What an artist seeks out, an artist finds. When William Burroughs accidentally shot his wife Joan Vollmer while playing a game they liked to call "William Tell," he entered a state of trauma that would last for the whole of his career, an aesthetic awakening born of disaster.
Burroughs saw the sinister logic of all fables and myths of reckoning -- as children of the fall, Adam and Eve’s as well as Lucifer’s, we’re always looking for everything to go very, very wrong. So it’s appropriate that disaster is the governing spirit for Burroughs, Tom Waits, and Robert Wilson in their neo-Brechtian musical, The Black Rider: The Casting of the Magic Bullets, which gets an acid-soaked reworking under Mark Jackson’s inspired direction for the Shotgun Players.
Like all fairy tales, the story is simple. Wilhelm loves Kätchen, but Kätchen’s father Bertram is a huntsman and is dubious of a clerk who can’t shoot. Dad prefers Robert, who knows his way around guns, despite his wife Anne’s protestations about true love. There’s not one but two devils: Old Uncle and Peg Leg, the latter with a supply of magic bullets that kind of always hit their mark, or somewhere close to it.
It takes a perverse spirit to ask a man named William who mistakenly shot his wife dead to write a libretto about a man named Wilhelm who can't shoot and is about to be married. That’s Wilson for you, though, a master producer and creator of theatrical extravaganzas — everything he touches turns into a comic nightmare of perfectly composed and striking stage images.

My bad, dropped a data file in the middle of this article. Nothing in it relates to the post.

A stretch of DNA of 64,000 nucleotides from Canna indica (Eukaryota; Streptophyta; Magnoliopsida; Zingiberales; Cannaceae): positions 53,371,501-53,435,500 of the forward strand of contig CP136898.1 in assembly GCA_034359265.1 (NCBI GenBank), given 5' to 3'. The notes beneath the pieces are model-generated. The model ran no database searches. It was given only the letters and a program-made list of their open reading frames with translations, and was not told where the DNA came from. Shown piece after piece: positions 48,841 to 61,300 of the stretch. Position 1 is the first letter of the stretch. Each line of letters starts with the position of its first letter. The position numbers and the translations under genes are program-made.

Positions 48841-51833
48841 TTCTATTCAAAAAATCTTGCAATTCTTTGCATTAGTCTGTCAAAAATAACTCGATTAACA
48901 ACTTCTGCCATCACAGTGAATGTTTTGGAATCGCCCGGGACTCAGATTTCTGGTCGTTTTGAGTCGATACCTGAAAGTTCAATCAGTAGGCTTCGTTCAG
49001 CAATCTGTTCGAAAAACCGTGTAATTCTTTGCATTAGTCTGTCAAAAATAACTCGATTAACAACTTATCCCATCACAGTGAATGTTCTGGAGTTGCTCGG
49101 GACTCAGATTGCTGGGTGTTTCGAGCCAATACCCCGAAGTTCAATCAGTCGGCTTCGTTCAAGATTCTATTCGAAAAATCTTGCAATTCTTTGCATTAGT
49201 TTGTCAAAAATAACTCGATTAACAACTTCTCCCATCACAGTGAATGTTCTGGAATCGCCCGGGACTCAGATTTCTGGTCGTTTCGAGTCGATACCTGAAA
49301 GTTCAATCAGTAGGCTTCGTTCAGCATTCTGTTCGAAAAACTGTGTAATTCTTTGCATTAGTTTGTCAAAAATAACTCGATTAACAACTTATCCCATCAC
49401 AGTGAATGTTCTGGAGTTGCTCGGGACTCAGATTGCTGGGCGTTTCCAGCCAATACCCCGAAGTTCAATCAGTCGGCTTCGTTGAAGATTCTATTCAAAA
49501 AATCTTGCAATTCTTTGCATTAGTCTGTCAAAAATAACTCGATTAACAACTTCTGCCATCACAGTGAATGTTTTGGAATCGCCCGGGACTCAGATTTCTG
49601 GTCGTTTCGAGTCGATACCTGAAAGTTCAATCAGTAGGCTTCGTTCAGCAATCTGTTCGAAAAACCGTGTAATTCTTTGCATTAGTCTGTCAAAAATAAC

The Black Rider, with its German cabaret-style score, premiered in Hamburg in 1990 and became an international sensation in both style, substance, and reception. In 2017, Jackson and Shotgun bring the tale back to America, where it belongs — not only because of the distinctly American voices of Burroughs (Missouri) and Waits (a master of mutated, bluesy Americana), but because we are a country that loves our guns and bullets.
In Wilson’s heavily European influenced productions, actors are often lathered in white makeup, three swatches short of a Kabuki mask and hard to tell apart. Everyone’s a twin in clown white. In contrast, Jackson and Shotgun cast with an eye to the American street. It’s as if they went out and bought costumes for types -- accountant, huntsman, devil, ingénue, mom -- and then looked around for anyone with enough crazy verve and talent to bring those clothes to life.